In what constitutes great news for community associations in Florida, the Fourth District Court of Appeals has clarified its prior ruling from 2012, U.S. Bank National Association v. Quadomain Condominium Association, Inc., which has been causing problems to community associations in collecting delinquent assessments. The Quadomain holding addressed the situation in which at the time that the association is ready to file a foreclosure case, there was already a pending lender foreclosure, requiring other existing unrecorded claims to only be brought in that lender foreclosure case, as opposed to filing a separate law suit. As a consequence of that decision, many trial courts have been extending the application of that case to limit the ability of community associations to pursue delinquent assessment claims, often resulting in an inability to collect at all, leaving associations without a remedy. Since the Quadomain decision, it has remained the opinion of this Firm that the application of that decision should be limited to the specific facts of that case and a broader application of the case in community association foreclosure matters was legally improper. Based upon our opinion, the Firm continued to pursue the legal issue as an appeal with the Fourth District Court of Appeals and, as a result of our appeal, the Court has now resolved the over-extension of the principles set forth in Quadomain in its decision in Jallali v. Knightsbridge Village Homeowners Association, Inc.
In Jallali, the delinquency of the homeowner occurred over 3 years after the lender filed its foreclosure against the homeowners. The association foreclosure was filed in a separate law suit and proceeded through a final judgment. Prior to the foreclosure sale being held, the homeowner filed a motion in the lower court to vacate the final judgment and dismiss the case due to the failure of the association to file its claim in the lender foreclosure case, in accordance with Quadomain. In that the Quadomain holding had been interpreted by many lower court judges to require the association to bring its claim within 30 days of the lender filing a document in the Public Records, known as a lis pendens, it would have been impossible for the association to have made its claim in the lender case since it has not yet accrued. The lower court in the Jallali case actually agreed with our position and denied the motion and the homeowner appealed to the Fourth District Court of Appeal.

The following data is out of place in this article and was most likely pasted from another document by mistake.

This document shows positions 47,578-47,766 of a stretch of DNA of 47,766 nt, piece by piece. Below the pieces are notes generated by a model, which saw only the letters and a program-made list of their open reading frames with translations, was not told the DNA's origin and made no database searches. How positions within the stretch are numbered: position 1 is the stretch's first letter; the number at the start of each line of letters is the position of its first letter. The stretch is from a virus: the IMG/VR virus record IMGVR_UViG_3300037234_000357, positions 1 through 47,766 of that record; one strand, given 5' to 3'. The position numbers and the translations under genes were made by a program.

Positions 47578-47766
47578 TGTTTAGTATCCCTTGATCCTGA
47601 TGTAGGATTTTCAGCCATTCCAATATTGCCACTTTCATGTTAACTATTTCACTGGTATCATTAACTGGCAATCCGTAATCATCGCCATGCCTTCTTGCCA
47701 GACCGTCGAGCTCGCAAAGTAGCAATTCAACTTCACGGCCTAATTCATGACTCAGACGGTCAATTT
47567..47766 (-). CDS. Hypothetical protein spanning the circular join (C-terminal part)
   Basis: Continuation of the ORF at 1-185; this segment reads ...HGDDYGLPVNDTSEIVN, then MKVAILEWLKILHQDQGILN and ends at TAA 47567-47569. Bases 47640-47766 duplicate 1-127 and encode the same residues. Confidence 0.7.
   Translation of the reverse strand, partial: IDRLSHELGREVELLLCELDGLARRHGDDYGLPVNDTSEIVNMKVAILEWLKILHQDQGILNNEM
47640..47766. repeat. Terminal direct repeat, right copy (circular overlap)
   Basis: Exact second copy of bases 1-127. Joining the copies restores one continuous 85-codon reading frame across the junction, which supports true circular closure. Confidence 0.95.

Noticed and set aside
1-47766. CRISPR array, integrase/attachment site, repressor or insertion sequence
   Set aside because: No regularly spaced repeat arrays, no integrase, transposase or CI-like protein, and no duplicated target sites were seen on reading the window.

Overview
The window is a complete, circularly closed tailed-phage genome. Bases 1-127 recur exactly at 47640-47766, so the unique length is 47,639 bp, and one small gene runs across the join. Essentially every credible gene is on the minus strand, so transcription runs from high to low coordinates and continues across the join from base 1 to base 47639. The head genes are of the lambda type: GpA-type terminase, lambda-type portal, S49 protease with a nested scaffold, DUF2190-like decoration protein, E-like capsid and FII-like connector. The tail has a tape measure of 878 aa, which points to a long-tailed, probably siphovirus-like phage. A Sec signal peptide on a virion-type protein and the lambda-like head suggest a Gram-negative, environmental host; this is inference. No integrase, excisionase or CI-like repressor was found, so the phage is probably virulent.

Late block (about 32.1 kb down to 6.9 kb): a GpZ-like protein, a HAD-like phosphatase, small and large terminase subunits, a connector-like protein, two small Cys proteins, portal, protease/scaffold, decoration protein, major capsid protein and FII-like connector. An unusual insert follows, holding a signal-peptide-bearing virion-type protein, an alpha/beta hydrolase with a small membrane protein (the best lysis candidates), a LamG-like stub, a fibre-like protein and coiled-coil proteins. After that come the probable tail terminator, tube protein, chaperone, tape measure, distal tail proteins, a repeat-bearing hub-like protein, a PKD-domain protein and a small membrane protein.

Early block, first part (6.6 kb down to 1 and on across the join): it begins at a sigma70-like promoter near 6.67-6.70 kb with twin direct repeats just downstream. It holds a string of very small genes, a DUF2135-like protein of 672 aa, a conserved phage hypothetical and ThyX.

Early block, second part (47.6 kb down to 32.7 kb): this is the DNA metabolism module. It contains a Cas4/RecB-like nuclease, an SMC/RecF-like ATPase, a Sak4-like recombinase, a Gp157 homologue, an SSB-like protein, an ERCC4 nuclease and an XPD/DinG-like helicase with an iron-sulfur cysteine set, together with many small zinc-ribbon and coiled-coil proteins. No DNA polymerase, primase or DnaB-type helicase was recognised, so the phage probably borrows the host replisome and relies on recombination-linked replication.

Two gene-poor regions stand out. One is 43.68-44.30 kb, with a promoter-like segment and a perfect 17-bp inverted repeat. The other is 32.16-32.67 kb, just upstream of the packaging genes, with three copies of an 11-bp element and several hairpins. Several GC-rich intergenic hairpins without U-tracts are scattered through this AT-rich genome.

Initially, the Appellate Court reversed the lower court, improperly applying the Quadomain principles, which would have eliminated any possible recovery for the association and made no logical sense. However, after our Firm filed a Motion for Rehearing to reconsider that decision, the Court reversed itself and clarified the extent of the Quadomain case, significantly limiting it. The Court clearly stated that the recorded declaration of covenants, and/or declaration of condominium constitutes a “prior recorded interest” that in essence removes the issue from the requirement to file the claim in the lender case set forth in Quadomain. The Court also expressly recognized the impossibility of complying with the prior requirement when the delinquency does not occur within the 30 day window of the lender filing. The Court further clearly stated that the Statute at issue, as well as the decision in Quadomain were intended to protect the interests of the lender, not to other parties, such as the homeowner here.
Our Firm is proud to have obtained this ruling which is one of the most important pro-association decisions made by an appellate court in Florida in many years, and eliminates what has been a significant impediment in the collection process for all associations.